Last Thursday evening saw the second gathering of the Virago Book Club to discuss the second book selection, Winifred Holtby’s masterpiece South Riding. I instantly fell in love with the book when I read it back in January so I was looking forward to an evening of discussion with a group of people who all, it transpired (and not exactly unexpectedly), felt the same way about it. Perhaps it was because it was a smaller gathering than the previous event with Linda Grant and obviously there was no author there to give a talk, or perhaps it was because we’re all a bit more familiar with each other having met before, but there was lots of friendly chatter, lively discussion and enthusiastic praise of South Riding as well as of Winifred Holtby herself. Combine that with a delicious chocolate cake and some wine and a lovely evening was had by all.
The evening began with a discussion about the two editions of the book currently available: the lovely new Virago edition, the cover of which is from an old Yorkshire railway poster, and the television tie-in edition which is published by another company. We were all rather surprised to learn that the BBC edition wasn’t from Virago, but apparently since Winifred Holtby has been dead for more than seventy years, South Riding is now in the public domain and can therefore be published by anyone. However, Vera Brittain’s estate gave Virago permission to use an afterward that she wrote which hasn’t been published since the 1930′s (if my memory serves me correctly) and their version also features an introduction by Shirley Williams, Vera Brittain’s daughter, so it’s worth choosing this edition for the extra material alone, not to mention the vastly superior cover. We all agreed that we prefer not to buy television tie-in editions with actors on the cover as we prefer to imagine the characters ourselves rather than to have a preconceived idea of what they look like before we begin to read.
Interestingly (and unusually) I seemed to be the only person there who had watched the recent BBC adaptation of South Riding. I had enjoyed it for what it was, but it wasn’t a patch on the book because it had to take a much more narrow focus than the novel, essentially turning it into a love story with a bit of social reform thrown in. I think that this is partly because of the time constraints of adapting such a wide-reaching novel into three hour long segments and partly because I just don’t think it would have worked on the screen. As we discussed, one of the most impressive things about this book is that Winifred Holtby takes so many different characters from a huge range of backgrounds and professions and makes them all individuals that the reader knows personally and who have fascinating stories to tell. To have so many characters in a television programme would just have been confusing, rather than providing the amazing cross-section of society that it does in the book.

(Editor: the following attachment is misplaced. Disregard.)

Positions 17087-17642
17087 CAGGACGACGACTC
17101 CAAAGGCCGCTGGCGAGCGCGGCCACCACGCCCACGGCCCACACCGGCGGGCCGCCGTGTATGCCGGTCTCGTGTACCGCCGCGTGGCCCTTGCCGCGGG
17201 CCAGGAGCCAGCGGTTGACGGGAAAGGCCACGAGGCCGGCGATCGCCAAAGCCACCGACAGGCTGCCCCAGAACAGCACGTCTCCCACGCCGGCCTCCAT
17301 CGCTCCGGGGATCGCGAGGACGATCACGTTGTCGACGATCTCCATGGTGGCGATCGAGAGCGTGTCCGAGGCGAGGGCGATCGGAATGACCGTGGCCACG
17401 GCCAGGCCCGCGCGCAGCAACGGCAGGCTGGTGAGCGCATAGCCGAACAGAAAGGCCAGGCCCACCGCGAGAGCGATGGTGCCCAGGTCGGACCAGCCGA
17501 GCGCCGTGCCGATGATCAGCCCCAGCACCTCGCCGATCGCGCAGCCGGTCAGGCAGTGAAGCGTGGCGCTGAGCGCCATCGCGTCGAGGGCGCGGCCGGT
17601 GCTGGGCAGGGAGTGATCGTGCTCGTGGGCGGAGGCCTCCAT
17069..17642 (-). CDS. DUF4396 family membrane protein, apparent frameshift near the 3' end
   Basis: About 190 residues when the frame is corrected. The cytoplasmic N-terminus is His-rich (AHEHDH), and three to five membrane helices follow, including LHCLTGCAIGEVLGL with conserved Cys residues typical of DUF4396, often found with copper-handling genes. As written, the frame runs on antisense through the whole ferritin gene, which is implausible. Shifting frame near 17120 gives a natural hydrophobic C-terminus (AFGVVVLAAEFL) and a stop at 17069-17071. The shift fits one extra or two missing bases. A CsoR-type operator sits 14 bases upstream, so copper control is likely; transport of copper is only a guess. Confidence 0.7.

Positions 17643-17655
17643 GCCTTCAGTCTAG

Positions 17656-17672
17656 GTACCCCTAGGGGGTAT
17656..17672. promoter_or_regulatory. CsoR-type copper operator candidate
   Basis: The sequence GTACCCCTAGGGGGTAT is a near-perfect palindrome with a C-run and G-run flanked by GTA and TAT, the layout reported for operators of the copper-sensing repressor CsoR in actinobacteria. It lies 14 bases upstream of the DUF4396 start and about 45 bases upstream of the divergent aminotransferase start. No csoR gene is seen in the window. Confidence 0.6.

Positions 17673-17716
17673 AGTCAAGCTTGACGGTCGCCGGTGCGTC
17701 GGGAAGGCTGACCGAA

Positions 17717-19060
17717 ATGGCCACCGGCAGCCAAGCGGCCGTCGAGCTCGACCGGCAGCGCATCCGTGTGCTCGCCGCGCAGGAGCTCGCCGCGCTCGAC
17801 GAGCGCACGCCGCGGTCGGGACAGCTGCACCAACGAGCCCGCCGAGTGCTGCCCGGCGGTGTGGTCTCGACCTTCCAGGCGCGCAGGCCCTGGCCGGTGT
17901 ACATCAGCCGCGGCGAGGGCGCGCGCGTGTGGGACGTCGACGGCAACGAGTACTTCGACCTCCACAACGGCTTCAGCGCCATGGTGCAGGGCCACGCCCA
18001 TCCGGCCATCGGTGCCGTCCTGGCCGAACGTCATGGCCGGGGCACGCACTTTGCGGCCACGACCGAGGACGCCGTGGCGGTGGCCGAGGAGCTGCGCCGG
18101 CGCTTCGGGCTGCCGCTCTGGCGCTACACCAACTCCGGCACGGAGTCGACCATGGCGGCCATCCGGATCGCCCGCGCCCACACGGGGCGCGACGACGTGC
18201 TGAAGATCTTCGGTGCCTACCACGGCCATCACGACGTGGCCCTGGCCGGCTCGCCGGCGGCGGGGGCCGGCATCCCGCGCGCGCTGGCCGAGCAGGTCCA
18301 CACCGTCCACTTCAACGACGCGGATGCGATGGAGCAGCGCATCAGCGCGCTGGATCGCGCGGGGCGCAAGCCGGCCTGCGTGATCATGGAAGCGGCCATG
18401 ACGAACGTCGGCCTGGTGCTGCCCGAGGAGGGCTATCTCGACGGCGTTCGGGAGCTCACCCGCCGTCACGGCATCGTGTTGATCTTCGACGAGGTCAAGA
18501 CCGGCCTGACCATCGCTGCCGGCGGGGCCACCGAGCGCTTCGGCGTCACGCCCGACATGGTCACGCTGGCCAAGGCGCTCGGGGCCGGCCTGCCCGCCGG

We chatted a bit about how we had all come to read the book; some people had read it when they were younger and then read it again for the Book Club, but the majority of us had only discovered it because of the Book Club and so were suitably grateful! People tried to come up with a book that we would say that South Riding is most like in order to describe it to other people who haven’t yet heard of it. Middlemarch of course was mentioned (making me all the more eager to get round to reading it myself) and also the Rabbit books by John Updike which I’ve not investigated before. I wish I’d noted them down at the time, because anything that purports to be like South Riding (and indeed, anything recommended by the lovely people at the meeting) has to be worth reading.
We also discussed Winifred Holtby’s relationships with the two incredibly strong and influential women in her life: her mother and Vera Brittain. We were read some extracts from a biography of Winifred Holtby called The Clear Stream by Marion Shaw which sounds fascinating and is now lurking in my Amazon shopping basket waiting for me to feel justified in buying books again to click and purchase, as it’s apparently no longer in print and is quite pricey second hand. Both were clearly women that Winifred respected, almost to the point of denying her own talents in deference to theirs; there was a particularly interesting exceprt from a letter than Winifred wrote to Vera saying that the fact that Winifred had been asked to write a biography of Virginia Woolf was obviously a reflection on her friendship with Vera rather than on her own personal merits as an author and journalist. It’s no wonder that she was like this given her mother, who seems to have been a formidable character who liked to be in control of her daughter. We’re all very thankful that Winifred Holtby ignored her mother’s displeasure to write South Riding and that Vera Brittain ensured that it was published.
I left having had a wonderful evening, clutching a copy of the new Virago reissue of Anderby Wold, Winifred Holtby’s first novel. I started it on the train home and have now devoured it completely, so thank you to Virago for organising another lovely event and for introducing me to such a great author.